Our tabernacle turned out more liked one of those blanket forts we used to build in the living room. I spent countless hours of my childhood tucked into a cozy space covered with a holey pink blanket that also served as the curtain for our childhood stage productions and as a tablecloth at picnics.

When the canopy was up and a random collection of quilts, blankets, and sheets fastened to it to serve as temporary walls, it felt cozy and familiar inside. The sun shining through the hand-stitched pink quilt cast the same light as that childhood fort. Out came the table and tablecloth, a runner and some candles, a string of white twinkly lights and some corn stalks. It didn't look like much, but it was to be our home outside our home.

I tested the space with a cup of tea and a good book and found it comfy inside, but a little flappy in the wind. Some bricks to anchor the blanket walls took care of that.

The next important thing for our tabernacle was to fill it with friends, food, and laughter. Above, catch a glimpse of a delightful evening, just one of the gatherings that took place in the small, temporary shelter. The candles and twinkly lights filled the little room with a warm glow that chased away the darkness just through the blankets.

I'm in a different sort of tabernacle now, a timeshare apartment at the coast with some good friends. While we didn't build this room for the occasion and we will not deconstruct it at the end of the festival (promise!), I believe this sort of weekend honors the spirit of what God is trying to teach me.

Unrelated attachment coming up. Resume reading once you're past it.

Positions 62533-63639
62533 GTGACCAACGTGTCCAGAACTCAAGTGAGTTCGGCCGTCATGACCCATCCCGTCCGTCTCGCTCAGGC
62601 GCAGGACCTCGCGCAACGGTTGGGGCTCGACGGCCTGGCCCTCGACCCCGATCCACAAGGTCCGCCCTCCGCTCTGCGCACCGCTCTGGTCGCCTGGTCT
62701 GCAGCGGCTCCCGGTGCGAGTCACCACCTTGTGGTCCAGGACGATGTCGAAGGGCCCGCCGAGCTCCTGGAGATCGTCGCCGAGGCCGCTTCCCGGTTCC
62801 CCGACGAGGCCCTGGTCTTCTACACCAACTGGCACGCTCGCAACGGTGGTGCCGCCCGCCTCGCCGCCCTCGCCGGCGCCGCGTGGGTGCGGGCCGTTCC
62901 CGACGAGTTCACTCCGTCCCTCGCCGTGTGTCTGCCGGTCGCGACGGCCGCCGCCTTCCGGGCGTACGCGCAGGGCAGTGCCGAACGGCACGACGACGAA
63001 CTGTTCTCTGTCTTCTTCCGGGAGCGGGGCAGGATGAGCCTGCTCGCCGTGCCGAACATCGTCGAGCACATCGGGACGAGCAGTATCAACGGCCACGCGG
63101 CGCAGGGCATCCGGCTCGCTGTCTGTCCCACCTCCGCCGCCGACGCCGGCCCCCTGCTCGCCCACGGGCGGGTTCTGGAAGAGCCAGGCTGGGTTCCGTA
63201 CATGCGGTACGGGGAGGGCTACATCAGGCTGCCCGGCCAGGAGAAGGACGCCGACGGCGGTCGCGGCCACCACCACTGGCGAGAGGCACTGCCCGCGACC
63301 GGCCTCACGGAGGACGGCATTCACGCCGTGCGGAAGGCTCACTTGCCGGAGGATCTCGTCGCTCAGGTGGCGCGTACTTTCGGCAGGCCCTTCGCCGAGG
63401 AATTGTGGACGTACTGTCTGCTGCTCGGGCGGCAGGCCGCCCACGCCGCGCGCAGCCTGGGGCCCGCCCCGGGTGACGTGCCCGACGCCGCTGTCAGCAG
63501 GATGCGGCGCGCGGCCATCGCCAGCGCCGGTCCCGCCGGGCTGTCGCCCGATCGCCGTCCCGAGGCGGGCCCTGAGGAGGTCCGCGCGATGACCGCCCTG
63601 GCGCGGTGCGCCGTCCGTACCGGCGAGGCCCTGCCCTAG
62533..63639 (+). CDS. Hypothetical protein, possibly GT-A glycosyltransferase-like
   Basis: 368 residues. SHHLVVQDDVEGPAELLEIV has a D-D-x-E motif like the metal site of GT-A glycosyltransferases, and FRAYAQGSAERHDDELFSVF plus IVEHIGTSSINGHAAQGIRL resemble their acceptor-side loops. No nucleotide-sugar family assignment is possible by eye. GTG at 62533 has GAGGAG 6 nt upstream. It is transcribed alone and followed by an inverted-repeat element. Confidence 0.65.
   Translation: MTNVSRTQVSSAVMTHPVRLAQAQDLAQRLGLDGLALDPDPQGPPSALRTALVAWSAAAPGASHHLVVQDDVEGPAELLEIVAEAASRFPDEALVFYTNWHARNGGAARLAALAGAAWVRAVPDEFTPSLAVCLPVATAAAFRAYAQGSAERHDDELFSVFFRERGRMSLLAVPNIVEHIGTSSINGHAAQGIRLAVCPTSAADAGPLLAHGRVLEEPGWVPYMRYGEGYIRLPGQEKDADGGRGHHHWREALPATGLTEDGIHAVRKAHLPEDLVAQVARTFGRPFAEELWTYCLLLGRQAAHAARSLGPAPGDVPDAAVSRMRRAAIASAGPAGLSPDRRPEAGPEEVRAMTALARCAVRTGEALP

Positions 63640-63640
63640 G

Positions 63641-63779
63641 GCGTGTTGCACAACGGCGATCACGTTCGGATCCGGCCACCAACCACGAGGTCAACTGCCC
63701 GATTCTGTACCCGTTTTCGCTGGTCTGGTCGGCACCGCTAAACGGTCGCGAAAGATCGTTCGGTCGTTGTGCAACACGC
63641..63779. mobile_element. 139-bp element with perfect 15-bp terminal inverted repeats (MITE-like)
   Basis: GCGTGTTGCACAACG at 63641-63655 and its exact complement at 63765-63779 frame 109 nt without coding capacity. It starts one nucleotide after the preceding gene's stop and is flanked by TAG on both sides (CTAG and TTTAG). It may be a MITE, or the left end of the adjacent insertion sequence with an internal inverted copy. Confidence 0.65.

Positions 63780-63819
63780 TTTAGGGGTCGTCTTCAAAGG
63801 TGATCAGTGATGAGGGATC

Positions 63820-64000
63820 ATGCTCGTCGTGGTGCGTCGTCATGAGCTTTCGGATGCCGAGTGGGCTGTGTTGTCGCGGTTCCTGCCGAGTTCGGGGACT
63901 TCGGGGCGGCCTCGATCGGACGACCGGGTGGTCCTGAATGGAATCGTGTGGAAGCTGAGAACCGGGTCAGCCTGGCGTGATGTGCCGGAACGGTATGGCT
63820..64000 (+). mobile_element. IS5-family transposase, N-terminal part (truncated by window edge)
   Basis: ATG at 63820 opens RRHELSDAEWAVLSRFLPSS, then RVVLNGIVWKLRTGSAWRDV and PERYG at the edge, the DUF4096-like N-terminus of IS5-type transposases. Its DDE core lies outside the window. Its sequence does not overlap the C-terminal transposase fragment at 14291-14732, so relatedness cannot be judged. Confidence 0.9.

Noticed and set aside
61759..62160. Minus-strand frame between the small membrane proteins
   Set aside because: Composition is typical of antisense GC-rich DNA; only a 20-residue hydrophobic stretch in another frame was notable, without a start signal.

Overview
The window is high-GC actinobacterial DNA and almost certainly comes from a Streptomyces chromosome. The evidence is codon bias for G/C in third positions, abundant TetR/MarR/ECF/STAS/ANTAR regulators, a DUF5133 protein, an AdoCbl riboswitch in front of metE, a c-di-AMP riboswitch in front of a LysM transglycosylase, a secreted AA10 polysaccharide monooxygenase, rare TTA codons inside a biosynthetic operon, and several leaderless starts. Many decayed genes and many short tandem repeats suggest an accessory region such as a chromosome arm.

God sustains.

Relationships are good.

Enjoy the harvest.

His presence is with us wherever we go.

Be satisfied.

Open your heart to others.

Even if the walls are flapping and the rain comes in through the roof, God is faithful.

I'd love it if you'd join me in my little fort. It's cozy in here.

Friday, October 02, 2015

What Is the Feast of Tabernacles All About?

Of all the feasts I've celebrated so far this year, the Feast of Tabernacles had the most readily available information. I'm guessing this is because, unlike Rosh Hashanah and Yom Kippur, Tabernacles is about doing something. It's about fun, food, and friends. This is not to discount the remembrance aspects and the Messianic threads, but the Feast of Tabernacles (also called Sukkot and the Feast of Booths) shakes off the heaviness of repentance, atonement, and reconciliation and says, "Let's have a party."